Owners of the last generation CR-V will feel right at home in the new one. Everything is right where you left it, but it’s all much nicer than you recall. Controls are well laid out and easy to use, and the back seat is very spacious. Perhaps even more impressive is the cargo area. It’s substantially larger than the Escape’s, with a very low lift over height and a unique one-touch feature for the rear seats that flips up the bottom cushion first then lowers the seatback creating a flat, deep floor.
The CR-V also has its gear selector sticking out of the dash, rather than on the center console. This gives it enough room between the seats for a bin large enough to accommodate a large handbag, while the Escape’s can handle a grande travel mug, at best.
Ford threw the kitchen sink under the hood and offers a choice of three engines, all with six-speed automatic transmissions. There’s a carryover 168 hp 2.5-liter four cylinder that’s only available in front-wheel-drive versions and likely relegated to rental car duty, and a 178 hp 1.6-liter turbo good for 33 mpg on the highway in two-wheel-drive models, 30 mpg with AWD. Mine was fitted with the same 240 hp 2.0-liter turbo available in the larger Edge and Explorer, which gives the Escape a 3,500-lb tow rating. It’s got a nice punch, but doesn’t feel quite as powerful as you’d expect from its specs.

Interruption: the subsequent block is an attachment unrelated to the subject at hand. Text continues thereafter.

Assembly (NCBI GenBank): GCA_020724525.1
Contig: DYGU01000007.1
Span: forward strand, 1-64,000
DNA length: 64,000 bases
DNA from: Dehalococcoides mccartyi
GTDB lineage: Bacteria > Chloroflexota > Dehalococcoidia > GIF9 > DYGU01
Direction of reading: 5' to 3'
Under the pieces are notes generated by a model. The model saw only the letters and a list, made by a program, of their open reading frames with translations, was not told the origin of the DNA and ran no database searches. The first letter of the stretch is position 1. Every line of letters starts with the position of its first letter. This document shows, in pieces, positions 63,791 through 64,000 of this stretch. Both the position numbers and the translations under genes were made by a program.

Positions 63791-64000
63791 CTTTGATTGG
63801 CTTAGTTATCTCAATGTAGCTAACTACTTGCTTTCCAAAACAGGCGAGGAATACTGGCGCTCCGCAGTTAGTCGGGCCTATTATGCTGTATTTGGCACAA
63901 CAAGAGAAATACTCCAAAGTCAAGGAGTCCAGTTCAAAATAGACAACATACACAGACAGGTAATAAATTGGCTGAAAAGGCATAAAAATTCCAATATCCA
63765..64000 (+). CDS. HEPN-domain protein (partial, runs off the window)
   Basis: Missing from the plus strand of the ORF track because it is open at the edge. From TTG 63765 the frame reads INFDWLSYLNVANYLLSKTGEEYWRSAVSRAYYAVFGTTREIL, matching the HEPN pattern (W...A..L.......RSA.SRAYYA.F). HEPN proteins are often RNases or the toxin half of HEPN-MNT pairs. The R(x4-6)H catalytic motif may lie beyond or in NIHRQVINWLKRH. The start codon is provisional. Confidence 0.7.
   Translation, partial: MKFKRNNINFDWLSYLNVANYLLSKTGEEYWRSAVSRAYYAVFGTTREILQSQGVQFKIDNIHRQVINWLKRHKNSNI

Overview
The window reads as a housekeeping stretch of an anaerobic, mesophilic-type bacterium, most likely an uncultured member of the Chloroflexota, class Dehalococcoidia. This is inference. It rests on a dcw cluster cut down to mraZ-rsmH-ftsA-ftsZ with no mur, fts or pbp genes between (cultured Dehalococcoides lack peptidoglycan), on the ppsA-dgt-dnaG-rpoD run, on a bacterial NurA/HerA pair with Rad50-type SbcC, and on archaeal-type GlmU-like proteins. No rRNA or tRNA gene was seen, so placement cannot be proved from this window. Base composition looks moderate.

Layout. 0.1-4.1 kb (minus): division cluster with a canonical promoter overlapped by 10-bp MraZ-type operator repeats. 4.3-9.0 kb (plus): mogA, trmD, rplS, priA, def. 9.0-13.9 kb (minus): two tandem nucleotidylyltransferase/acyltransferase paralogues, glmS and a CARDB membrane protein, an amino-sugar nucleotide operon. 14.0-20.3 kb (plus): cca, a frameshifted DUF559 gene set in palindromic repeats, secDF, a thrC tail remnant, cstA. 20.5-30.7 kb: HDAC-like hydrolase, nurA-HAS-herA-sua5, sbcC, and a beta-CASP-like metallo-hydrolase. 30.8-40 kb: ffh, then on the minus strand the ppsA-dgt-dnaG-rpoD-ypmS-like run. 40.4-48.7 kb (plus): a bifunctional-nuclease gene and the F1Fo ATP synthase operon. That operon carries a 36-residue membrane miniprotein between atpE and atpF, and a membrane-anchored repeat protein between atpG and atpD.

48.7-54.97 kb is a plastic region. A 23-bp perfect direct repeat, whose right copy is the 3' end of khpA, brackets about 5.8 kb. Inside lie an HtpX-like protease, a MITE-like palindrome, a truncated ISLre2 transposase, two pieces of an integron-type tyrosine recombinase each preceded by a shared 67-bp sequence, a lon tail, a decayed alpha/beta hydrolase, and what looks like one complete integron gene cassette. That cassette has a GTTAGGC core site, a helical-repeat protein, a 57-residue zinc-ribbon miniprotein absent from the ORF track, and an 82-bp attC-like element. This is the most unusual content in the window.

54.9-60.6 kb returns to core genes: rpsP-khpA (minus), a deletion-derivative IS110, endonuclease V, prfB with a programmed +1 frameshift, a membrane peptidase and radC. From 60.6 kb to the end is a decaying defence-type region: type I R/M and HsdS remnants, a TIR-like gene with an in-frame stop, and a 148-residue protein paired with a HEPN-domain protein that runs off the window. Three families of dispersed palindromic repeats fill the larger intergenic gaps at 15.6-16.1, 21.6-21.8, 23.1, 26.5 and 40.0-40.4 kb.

As usual, the CR-V keeps it simple and comes with just one powertrain, a 185-hp 2.4-liter four-cylinder engine and five-speed automatic transmission combo that delivers 31 mpg on the highway in front-wheel drive versions and 30 mpg with AWD. It’s as smooth as ever, and suits the car well.